‘Order In Chaos’ by DALeast, 2016 — India is a fast developing country that also simultaneously remains in shambles of chaos and disorder. During his travels throughout the country, DALeast discovered and tried to bring his understanding of the true essence of life in India into his artwork. This incredible mural represents the ‘order in chaos’ perception of the artist where he has depicted how everything moves fast and forward, but it works despite the chaos. (Photos: Akshat Nauriyal)
‘Padma’ by Chifumi, 2016 — ‘Mudras’ in Indian culture and religions hold a prominent and spiritual significance – they are symbolic, ritualistic gestures used in Yogic practices, Buddhism and Hinduism to regulate the flow of ‘prana’ (life) in our bodies. Inspired from the ‘Padma Mudra’ - a symbolic hand gesture that forms into a lotus, mixed with Khmer patterns from Cambodia where the artist currently resides, Chifumi brings two cultures and their traditional histories together in a perfect unison. (Photos: Akshat Nauriyal)
‘From Your Strength, I Weave Beauty’ by Shilo, 2016 — Sheilo runs ‘The Fearless Collective’ which uses art to speak out against gender violence. The ‘Sewing New Future’ team engaged women subjected to trafficking in the Najafgarh Community in a participatory process to help bring this piece to life. Such artworks seek to inspire and empower the women of these communities to ‘be fearless’ in the face of their struggles. (Photos: Pranav Gohil)
‘Time Changes Everything’ by Daku, 2016 — This typographic piece ingeniously visualizes the concept of time by playing with letters which cast an evolving shadow through the day, speaking metaphorically of all the things in life which change over time. The rotation of the sun around each day will change the visualizing effect of these letters and their shadows, thus reflecting on the concept of the illustration quite literally. (Photos: Akshat Nauriyal, Pranav Gohil)
‘How is Global Warming’ by Gaia, 2016 — Gaia’s inspiration for this mural comes from the exploration of the impact of green house gasses and global warming on our society and planet. Using the arch of the wall, he made the ‘Shish Gumbad’, known as the glass dome in the Lodhi colony area, right in the center of the composition. Behind it, a Victorian botanical garden plays with the concept of greenhouse gases; this pairing is flanked by two hands emerging from the water signifying hope and despair. On either sides of the wall, the artist has painted one inflated globe and one deflated globe, to show the effects that globalization has on our planet. (Photos: Akshat nauriyal)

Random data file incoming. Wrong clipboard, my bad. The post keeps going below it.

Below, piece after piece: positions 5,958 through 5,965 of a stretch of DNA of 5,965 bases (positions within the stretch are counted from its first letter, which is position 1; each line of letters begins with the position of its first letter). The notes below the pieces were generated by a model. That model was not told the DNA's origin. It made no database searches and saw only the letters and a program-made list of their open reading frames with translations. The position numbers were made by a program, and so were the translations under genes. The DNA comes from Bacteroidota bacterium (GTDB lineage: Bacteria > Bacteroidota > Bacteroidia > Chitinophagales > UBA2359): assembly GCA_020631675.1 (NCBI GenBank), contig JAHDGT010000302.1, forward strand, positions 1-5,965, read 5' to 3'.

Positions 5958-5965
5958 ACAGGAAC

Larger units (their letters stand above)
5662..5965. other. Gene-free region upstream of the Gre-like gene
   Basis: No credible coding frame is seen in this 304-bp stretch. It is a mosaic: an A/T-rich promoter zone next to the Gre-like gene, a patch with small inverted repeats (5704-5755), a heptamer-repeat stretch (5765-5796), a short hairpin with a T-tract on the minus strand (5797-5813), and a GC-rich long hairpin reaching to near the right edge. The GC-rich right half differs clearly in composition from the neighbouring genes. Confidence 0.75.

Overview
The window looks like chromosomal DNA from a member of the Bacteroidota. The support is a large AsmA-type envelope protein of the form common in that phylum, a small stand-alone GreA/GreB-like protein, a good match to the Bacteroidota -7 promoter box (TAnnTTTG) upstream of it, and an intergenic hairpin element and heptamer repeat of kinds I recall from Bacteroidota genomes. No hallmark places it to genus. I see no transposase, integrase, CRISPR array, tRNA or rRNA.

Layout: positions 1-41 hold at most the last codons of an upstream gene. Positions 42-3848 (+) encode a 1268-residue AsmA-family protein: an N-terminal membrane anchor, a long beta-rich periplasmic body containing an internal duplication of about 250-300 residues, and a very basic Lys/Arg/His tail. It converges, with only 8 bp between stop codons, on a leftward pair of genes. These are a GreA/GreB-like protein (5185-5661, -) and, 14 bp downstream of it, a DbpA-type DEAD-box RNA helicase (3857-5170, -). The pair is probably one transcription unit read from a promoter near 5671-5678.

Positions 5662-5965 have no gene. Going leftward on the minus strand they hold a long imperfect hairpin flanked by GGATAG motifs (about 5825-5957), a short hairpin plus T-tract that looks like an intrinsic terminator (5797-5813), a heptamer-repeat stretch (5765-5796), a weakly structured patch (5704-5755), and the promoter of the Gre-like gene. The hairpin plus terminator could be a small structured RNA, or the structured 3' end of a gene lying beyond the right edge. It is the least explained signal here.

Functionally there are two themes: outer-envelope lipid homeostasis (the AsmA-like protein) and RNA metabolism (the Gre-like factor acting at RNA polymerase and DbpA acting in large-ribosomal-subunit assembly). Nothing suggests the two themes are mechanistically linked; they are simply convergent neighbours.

‘We Love Dilli’ by Lek&Sowet, Hanif Kureshi, 2016 — This wall in Lodhi represents an interesting collaboration between French artists Fred Visualek & Sowat Da Mental Vaporz and Indian artist Hanif Kureshi. Lek & Sowat were intrigued by the idea of collaborating with Indian hand-painters and wanted to use a lot of colour in their work. Post discussions with Hanif, Sowat decided to paint characters resembling Sanskrit letters to form a base, which Lek would then half erase with water to create an effect they describe as 'colour rain', drawing inspiration from the festival of Holi. After speaking with the children of the community who play cricket at their site every day, they decided to write the text 'We love Dilli' in Hindi, which Hanif then painted on top of their Sanskrit ciphers to create an artwork which everyone in the neighborhood could relate to and enjoy. (Photos: Akshat Nauriyal, Naman Saraiya)
‘Vishvaroopa’ by Inkbrushnme, 2016 — In this piece Inkbrushnme continues to explore concepts of Indian mythology, which are a recurring theme in his work. Vishvaroopa is an all-encompassing omnipotent form of Vishnu and marks the beginning of the 18-days battle of Mahabharata. Vishnu manifests in his cosmic grandeur in the beginning of the battle, in front of Arjuna, the supreme warrior, to show him that all universal matter, animate and inanimate is simply Him, in other life-forms. (Photos: Akshat Nauriyal,Naman Saraiya)
‘Dreams of India’ by Gabriel Specter, 2016 — The mural depicts a spectator’s viewpoint on the complex multiplicity of Indian religion and spirituality, which remains shrouded in doubts and confusions in this society. Religion remain to this day, a controversial and extremely sensitive topic of discussion within various communities of this country, where even though people exist in harmony with each other for the most part, and yet the uncertainties surrounding the religious ethnicities of each person tend to lead to prejudice and turmoil. The drawn stage curtains in the image reveal a transcendental gateway, which is formed around the central arch representing the link between reality and a dream-like state. (Photos: Pranav Gohil)
‘Facing Walls’ by Bicicleta Sem Freio, 2016 — Usually Douglas and Renato work as a duo às Bicicleta Sem Freio (Bicycle without Brakes). However, here, for the first time, they worked on two individual walls facing each other, inspired by the local Indian flora and fauna. The murals are filled with life and colour, while ameliorating the overall landscape and scenery of the neighbourhood. (Photos: Akshat Nauriyal, Renato)
‘Miniature Painting’ by Mahendra Pawar, 2016 — This ‘Miniature’ painting, which was a popular style of wall murals during the Mughal rule in India, is in continuation of St+art India Foundation's endeavour of being inclusive of indigenous and traditional art forms, in collaboration with international street artists to create India's first Public Art District. This beautiful mural can be found opposite Khanna market in Lodhi Colony. (Photos: Pranav Gohil, Akshat Nauriyal, Naman Saraiya)